A few short years ago, there was a lot of hype around digital transformation delivering the new Mining 2.0. Fast forward to today, and even the biggest miners in the world are still on their journey to unlock the benefits that digital transformation offers.
Alan Seery, chief operations officer at Aqura Technologies has developed and implemented a lot of strategies for transformation and shared some insights on things he has learnt working in resources organisations, and as a tech provider.
He is optimistic, that even with major global challenges around us, resources companies are in the box seat to exploit technology maturity.
“The seeds that the larger resources companies planted only a few short years ago are bearing fruit now,” Seery said. “A significant amount of strategy, planning and human focus was directed to creating the new vision of Mining 2.0.
“Even though the technology hadn’t evolved back then, the alignment is now what we see in operation today. Autonomous trucks didn’t just spring up overnight. It was years of development, and a great ecosystem from connectivity, through to applications and equipment now enables it.”
Mining 2.0 now available to all
Seery points out that even though going ‘digital’ may seem like it’s a long way off for miners that don’t have the resources or capital the tier ones have, there is a sizeable shift that is making the technology available for many more now.
“Many mid-tier miners don’t have the deep research and technology teams of the tier ones, but with the trickle-down effect now very evident, digital first mining operations are now realisable for all,” he commented.
“An example is long term evoluction (LTE). Once thought of as too expensive, too hard, and too complex, we’re having numerous conversations with mid-tier operators who can see that the complexity and cost of acquisition are no longer what they were.
“What is very significant is that that these mid-tier operators can see the benefits in production by leveraging digital technology trickle down in their operations and shortcutting the long research and development time, and getting straight to the benefits.”
Tips to ‘new’ players
The mining, engineering and technology sector (METS) ecosystem is now a significant adjunct to the broader mining industry and there are new vendors appearing every day.
Seery shared some tips to help bypass a lot of the puff, and get straight to the benefits.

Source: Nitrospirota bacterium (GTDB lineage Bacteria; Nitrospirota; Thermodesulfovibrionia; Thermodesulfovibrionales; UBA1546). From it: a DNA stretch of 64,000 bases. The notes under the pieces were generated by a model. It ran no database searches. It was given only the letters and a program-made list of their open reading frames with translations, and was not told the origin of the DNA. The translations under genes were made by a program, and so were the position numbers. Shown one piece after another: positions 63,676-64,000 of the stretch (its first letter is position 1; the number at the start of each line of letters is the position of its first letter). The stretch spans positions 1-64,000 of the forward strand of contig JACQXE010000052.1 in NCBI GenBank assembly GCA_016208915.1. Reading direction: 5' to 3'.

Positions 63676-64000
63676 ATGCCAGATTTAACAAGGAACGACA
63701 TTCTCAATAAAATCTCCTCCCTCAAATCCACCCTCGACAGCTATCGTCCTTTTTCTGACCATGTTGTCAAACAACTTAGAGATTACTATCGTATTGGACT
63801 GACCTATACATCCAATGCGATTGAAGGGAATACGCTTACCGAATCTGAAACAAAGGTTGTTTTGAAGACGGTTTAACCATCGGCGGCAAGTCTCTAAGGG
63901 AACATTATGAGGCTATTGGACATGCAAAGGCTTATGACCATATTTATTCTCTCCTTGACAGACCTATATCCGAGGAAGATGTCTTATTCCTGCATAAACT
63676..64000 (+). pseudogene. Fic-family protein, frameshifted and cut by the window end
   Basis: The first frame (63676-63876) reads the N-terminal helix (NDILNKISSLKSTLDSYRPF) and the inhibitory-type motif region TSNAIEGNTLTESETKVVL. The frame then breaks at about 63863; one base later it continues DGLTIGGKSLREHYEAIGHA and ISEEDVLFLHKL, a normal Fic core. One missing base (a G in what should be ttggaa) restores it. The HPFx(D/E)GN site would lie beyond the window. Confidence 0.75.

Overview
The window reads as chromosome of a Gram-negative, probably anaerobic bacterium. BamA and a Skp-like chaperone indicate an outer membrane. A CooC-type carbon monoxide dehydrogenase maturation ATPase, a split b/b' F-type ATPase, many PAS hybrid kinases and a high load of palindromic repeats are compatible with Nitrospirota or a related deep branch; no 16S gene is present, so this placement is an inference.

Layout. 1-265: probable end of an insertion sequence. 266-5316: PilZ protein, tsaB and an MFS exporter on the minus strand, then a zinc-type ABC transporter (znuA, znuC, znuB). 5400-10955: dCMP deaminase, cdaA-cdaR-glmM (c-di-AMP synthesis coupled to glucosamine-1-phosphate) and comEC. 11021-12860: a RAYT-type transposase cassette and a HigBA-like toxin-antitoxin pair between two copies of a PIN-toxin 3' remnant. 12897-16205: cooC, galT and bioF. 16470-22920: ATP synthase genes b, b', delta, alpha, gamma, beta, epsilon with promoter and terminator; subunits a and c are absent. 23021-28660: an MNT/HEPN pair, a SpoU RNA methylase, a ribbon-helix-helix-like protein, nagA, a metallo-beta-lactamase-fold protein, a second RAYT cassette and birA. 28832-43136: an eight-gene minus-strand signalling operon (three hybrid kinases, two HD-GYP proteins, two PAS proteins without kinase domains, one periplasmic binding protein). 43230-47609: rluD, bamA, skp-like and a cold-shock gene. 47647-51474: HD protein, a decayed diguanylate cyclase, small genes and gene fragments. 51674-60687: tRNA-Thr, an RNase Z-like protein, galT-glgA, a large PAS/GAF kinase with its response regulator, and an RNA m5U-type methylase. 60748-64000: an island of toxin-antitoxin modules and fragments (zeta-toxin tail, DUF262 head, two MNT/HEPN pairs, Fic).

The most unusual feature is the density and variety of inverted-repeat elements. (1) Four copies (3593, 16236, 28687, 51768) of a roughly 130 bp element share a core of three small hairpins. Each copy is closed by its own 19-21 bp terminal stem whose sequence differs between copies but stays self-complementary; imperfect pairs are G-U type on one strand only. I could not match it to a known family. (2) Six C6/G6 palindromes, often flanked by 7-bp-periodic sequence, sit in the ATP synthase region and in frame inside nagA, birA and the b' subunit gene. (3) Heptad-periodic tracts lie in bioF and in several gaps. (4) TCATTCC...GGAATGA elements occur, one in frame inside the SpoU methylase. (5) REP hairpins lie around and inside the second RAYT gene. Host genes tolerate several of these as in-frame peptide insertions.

Spend some time on strategy
“Time invested in a solid strategy is well invested time,” said Seery.
“It doesn’t need to be war and peace, but focus on the fundamentals – goals, success drivers and the path to achieve that success.
“Too often people set off on the ‘journey’ of digital transformation, dump a bucket of money on tech and are quickly derailed when they don’t have guiding principles to provide focus.”
Focus on interoperability
“There’s a lot of bespoke technology in market. We’re seeing a lot of operators getting locked into tech without an escape plan,” said Seery.
“Ask the interoperability question of your vendor. We’ve helped many of our customers bridge the divides between vendor tech stacks, and we’re more than happy to, but call it out early and save yourself some time and money in the process.”
Communicate communicate communicate
“I can’t stress how important this is. Talk to your internal stakeholders. What do they need? Talk to your vendors early. Tell them what you’re trying to do before you surface your ideas via an expression of interest or request for tender. A tender is normally too late to respond with clever ideas,” said Seery.
“And the most important communication is with the people in your organisation. They need to be onboard with the strategy as tech doesn’t work without great, committed people making the most of the tools they’re given. That’s been the secret of success for our Aqura team.”
Seery concluded, “There are great rewards to be had in resources from the application of technology, but simple approaches can avoid being blinded by the light and gain real value with lower risk.”